Alcobaça

Alcobaça street style

Alcobaça abbey, the abbey of Santa Maria, is fabulous. As you enter, the gothic vaulted ceiling takes your breath away. Hege pointed out the bricks with identifying marks from each particular stone masons. The monastery is hundreds of years old yet you could imagine the guy chipping out his signature. It reminded me of the stone in our 100 year old house at Castelo Branco with a mark that belonged to our builder’s grandfather. I wonder if brickies do that these days.

Alcobaça abbey, stone signature, stone mason

Do stonemasons still leave their mark?

Alcobaça abbey, stone pillar, mark of stonemason

I stood in the vast abbey with that beautiful smell of old stone and a calmness that reminded me of my home church at St Peters, currently redundant. Religion aside, I love standing in empty churches with the light flowing through. This abbey was actually full of tourists but I still had a sense of peace.

Alcobaça abbey

Vaulted gothic ceiling inside the abbey

Onto tragic love story.  The tomb of Inês lies opposite that of Pedro. In a nutshell Pedro, heir to the throne, was ordered to marry Princess Constanza but he was actually in love with Inês, a noblewoman.  When Constanza died Pedro married Inês in secret but the king had her murdered as he thought she and her family were a threat to the throne. When Pedro’s father, King Alfonso, passed away Pedro dug up the body of Inês and had her crowned – forcing the court to kiss her decomposed hand in acknowledgement. Nice one. This was all quite a while ago around 1355. Kind of feel sometimes that the world hasn’t really moved on much.

Alcobaça abbey, cloisters, cleaned stonework

Abbey cloisters, notice the contrast with the stark, white, newly cleaned area of the lower building

Alcobaça abbey, cloisters

Interior of the cloisters with vaulted ceiling

The abbey was free but we paid to stroll through the cloisters which were around E6.00. Intricately carved Manueline stonework adorns the courtyard and I could imagine the Cistercian monks pottering along the stone floor on their way to the kitchen with its fantastic 18m high chimney.

Medieval kitchen, Alcobaça abbey, Silver Coast,

18m high chimney, that’s a lot of cooking – you should see the size of the fireplace!

If you want to know more about the abbey the Unesco World Heritage site explains the history of the abbey in more detail.
http://whc.unesco.org/en/list/505

Alcobaça, Silver Coast, Portugal tourism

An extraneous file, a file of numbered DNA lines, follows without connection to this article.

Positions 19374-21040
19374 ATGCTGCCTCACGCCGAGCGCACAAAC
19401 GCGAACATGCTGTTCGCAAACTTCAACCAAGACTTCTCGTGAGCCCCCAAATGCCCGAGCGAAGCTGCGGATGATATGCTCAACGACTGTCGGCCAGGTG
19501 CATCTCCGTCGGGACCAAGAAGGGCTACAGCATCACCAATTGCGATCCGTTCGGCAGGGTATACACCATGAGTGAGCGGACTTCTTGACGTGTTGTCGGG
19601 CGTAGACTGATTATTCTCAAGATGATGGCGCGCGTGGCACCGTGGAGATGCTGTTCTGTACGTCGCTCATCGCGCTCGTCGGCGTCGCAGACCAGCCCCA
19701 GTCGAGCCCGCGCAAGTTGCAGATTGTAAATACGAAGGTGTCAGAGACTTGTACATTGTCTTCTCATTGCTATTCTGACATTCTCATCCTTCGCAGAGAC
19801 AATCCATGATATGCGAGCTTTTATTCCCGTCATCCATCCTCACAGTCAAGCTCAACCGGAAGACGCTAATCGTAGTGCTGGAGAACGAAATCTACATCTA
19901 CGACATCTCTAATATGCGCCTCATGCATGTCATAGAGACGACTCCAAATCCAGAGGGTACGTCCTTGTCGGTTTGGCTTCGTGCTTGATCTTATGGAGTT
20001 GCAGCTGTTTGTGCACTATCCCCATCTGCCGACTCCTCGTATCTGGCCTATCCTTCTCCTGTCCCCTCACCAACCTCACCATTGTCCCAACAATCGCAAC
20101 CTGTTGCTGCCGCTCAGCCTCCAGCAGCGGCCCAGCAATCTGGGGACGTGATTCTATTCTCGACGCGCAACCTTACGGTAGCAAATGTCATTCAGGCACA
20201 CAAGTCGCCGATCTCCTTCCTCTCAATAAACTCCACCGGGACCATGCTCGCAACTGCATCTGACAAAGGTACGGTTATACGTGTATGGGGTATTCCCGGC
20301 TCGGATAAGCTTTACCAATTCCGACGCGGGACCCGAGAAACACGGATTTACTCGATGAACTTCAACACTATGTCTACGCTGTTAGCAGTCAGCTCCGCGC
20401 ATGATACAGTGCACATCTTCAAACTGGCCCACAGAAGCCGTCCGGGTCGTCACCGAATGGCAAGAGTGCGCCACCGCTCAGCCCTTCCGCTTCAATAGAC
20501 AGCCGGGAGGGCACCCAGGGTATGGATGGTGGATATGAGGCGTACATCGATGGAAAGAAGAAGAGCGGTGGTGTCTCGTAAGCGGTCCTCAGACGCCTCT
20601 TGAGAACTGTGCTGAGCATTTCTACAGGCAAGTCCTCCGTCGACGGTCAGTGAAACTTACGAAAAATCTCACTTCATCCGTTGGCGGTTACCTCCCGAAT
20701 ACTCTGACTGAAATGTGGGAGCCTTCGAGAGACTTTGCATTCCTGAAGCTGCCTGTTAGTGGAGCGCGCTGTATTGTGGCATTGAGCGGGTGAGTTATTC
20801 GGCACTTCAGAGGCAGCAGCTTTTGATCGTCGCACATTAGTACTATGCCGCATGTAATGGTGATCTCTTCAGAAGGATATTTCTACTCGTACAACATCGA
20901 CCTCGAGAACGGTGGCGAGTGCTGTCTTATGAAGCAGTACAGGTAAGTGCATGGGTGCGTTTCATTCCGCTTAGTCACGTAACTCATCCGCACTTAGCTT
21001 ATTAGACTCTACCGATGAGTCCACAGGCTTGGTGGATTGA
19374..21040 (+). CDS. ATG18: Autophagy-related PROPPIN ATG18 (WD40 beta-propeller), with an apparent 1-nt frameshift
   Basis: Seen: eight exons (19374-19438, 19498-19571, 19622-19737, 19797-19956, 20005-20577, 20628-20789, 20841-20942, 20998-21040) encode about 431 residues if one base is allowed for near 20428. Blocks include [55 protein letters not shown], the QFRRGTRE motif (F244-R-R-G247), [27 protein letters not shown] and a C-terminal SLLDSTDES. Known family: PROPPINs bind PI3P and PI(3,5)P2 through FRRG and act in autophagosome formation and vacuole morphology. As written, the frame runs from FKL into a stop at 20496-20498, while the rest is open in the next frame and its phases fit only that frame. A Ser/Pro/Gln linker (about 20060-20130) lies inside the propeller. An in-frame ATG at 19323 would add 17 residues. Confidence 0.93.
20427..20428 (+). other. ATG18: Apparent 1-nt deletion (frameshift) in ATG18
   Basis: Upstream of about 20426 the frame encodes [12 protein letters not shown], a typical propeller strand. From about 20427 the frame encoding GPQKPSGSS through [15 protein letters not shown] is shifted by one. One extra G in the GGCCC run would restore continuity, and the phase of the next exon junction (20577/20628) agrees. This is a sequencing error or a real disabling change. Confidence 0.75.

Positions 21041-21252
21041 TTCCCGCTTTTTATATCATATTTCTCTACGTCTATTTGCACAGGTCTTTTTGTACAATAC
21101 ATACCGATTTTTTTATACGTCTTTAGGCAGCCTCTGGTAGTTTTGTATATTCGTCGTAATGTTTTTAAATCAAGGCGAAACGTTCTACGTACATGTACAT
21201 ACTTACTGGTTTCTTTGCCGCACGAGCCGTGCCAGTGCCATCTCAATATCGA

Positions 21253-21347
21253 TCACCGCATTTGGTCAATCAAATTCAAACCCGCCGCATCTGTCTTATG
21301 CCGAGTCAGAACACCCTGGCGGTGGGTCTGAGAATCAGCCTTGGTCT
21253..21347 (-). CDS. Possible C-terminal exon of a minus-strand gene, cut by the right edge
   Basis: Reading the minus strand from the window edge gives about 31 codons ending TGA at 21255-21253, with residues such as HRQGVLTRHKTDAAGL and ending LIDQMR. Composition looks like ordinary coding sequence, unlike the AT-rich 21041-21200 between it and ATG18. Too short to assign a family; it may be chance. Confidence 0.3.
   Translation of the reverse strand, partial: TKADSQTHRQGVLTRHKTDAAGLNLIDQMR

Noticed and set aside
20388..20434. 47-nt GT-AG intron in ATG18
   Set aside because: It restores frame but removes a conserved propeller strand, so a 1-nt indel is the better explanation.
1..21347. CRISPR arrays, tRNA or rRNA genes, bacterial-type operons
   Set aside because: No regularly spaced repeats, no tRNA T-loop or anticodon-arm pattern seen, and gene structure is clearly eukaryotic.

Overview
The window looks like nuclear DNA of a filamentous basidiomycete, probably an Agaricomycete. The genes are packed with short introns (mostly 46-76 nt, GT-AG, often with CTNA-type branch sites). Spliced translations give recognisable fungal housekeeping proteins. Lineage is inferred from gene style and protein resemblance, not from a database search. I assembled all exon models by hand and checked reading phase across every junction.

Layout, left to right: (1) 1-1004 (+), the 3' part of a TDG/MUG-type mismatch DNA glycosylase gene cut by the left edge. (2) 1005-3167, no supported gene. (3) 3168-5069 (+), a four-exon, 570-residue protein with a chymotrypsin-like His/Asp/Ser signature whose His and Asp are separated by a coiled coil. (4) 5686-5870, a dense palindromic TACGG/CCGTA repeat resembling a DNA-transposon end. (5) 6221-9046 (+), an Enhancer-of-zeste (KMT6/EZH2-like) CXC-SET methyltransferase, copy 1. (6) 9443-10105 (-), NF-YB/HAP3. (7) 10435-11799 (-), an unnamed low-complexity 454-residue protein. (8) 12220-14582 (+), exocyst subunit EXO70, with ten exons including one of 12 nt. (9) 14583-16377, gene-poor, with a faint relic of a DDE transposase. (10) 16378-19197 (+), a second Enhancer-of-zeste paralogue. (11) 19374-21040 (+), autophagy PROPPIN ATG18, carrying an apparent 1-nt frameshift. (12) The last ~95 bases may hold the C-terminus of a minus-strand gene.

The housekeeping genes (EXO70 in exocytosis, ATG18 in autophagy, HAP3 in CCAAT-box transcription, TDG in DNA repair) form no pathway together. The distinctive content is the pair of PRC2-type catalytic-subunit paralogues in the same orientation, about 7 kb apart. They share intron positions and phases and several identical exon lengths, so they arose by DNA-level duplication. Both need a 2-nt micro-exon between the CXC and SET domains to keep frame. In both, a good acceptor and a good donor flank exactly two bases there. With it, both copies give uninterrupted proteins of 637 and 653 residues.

Loved the little lanes and well kept architecture

Alcobaça is full of restaurants and restored old houses down little lanes. A river runs through it and the name Alco and Baca come from the two rivers. Indeed, the River Alcoa and the River Baça.

Alcobaça, River Alcoa, Silver Coast, Places to visit in Portugal

River Alcoa

There are some lovely individual shops here too but we hadn’t come for shopping.

Alcobaça, shops, street scene, Portugal Silver Coast, Places to Visit

Tempting – but we hadn’t come to shop

We ate in a restaurant off the main square then headed to the monastery at Batalha, built to celebrate the Portuguese victory with the Castilians at the Battle of Aljubarrota – a battle which only lasted about an hour.

Batalha, monastery, unfinished chapel, places to visit, Silver Coast

Batalha, Manueline stonework, medieval abbey, places to visit, Silver Coast

Ornate Manueline stonework

 

Batalha, tomb of Prince Henry the Navigator

Here lies Prince Henry the Navigator

Similar in style to Alcobaça, gloriously impressive, the highlight of the abbey I felt was actually the strange unfinished chapel, with ornate Manueline decoration around the archway, roofless, open to the sky with tombs around the side.

The striking unfinished chapel - sorry, didn't get round to the roof, mate

The striking unfinished chapel – sorry, didn’t get round to the roof, mate

More information can be found about Batalha at http://whc.unesco.org/en/list/264

Batalha monastery, drinking fountain, places to visit, Silver Coast, Portugal

Drinking fountain

Batalha monastery, cloisters, Silver Coast, places to visit

Cloisters

 

I heartily recommend a trip to both these towns. We didn’t have time to fit in Tomar which has a rather grand convent. I’ll have to find another historian to go with, Hege has returned to Norway.

Batalha monastery, cloisters, Silver Coast, places to visit

 

Batalha gift shops

Plenty of quaint gift shops at Batalha

 

Trekking with Llamas

Llama

Hurray – we’ve finally found an animal that likes eating brambles!  Llamas.  I’ve been told they eat anything spikey and just to prove it they munched and nibbled hawthorn in abundance when we went for a short llama trek.